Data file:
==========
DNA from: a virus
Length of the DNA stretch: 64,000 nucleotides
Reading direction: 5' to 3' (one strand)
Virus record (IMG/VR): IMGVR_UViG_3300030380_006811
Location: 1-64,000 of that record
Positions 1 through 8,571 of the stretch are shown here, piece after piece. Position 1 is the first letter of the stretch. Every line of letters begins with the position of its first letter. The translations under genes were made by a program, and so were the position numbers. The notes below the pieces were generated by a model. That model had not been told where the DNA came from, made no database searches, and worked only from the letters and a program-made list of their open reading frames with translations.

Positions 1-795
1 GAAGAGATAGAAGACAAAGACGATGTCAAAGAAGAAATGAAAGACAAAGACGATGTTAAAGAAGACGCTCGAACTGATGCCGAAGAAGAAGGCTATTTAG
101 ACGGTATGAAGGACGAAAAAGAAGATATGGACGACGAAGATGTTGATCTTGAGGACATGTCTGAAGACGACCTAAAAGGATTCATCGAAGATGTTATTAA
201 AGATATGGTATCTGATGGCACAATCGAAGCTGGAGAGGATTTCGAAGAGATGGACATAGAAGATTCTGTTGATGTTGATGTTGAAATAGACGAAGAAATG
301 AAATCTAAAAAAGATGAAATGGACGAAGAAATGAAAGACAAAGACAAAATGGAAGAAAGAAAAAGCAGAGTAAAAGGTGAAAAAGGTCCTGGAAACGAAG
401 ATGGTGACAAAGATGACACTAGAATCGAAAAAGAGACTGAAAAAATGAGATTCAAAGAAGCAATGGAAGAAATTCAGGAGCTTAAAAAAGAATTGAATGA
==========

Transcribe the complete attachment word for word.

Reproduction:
DNA from: a virus
Length of the DNA stretch: 64,000 nucleotides
Reading direction: 5' to 3' (one strand)
Virus record (IMG/VR): IMGVR_UViG_3300030380_006811
Location: 1-64,000 of that record
Positions 1 through 8,571 of the stretch are shown here, piece after piece. Position 1 is the first letter of the stretch. Every line of letters begins with the position of its first letter. The translations under genes were made by a program, and so were the position numbers. The notes below the pieces were generated by a model. That model had not been told where the DNA came from, made no database searches, and worked only from the letters and a program-made list of their open reading frames with translations.

Positions 1-795
1 GAAGAGATAGAAGACAAAGACGATGTCAAAGAAGAAATGAAAGACAAAGACGATGTTAAAGAAGACGCTCGAACTGATGCCGAAGAAGAAGGCTATTTAG
101 ACGGTATGAAGGACGAAAAAGAAGATATGGACGACGAAGATGTTGATCTTGAGGACATGTCTGAAGACGACCTAAAAGGATTCATCGAAGATGTTATTAA
201 AGATATGGTATCTGATGGCACAATCGAAGCTGGAGAGGATTTCGAAGAGATGGACATAGAAGATTCTGTTGATGTTGATGTTGAAATAGACGAAGAAATG
301 AAATCTAAAAAAGATGAAATGGACGAAGAAATGAAAGACAAAGACAAAATGGAAGAAAGAAAAAGCAGAGTAAAAGGTGAAAAAGGTCCTGGAAACGAAG
401 ATGGTGACAAAGATGACACTAGAATCGAAAAAGAGACTGAAAAAATGAGATTCAAAGAAGCAATGGAAGAAATTCAGGAGCTTAAAAAAGAATTGAATGA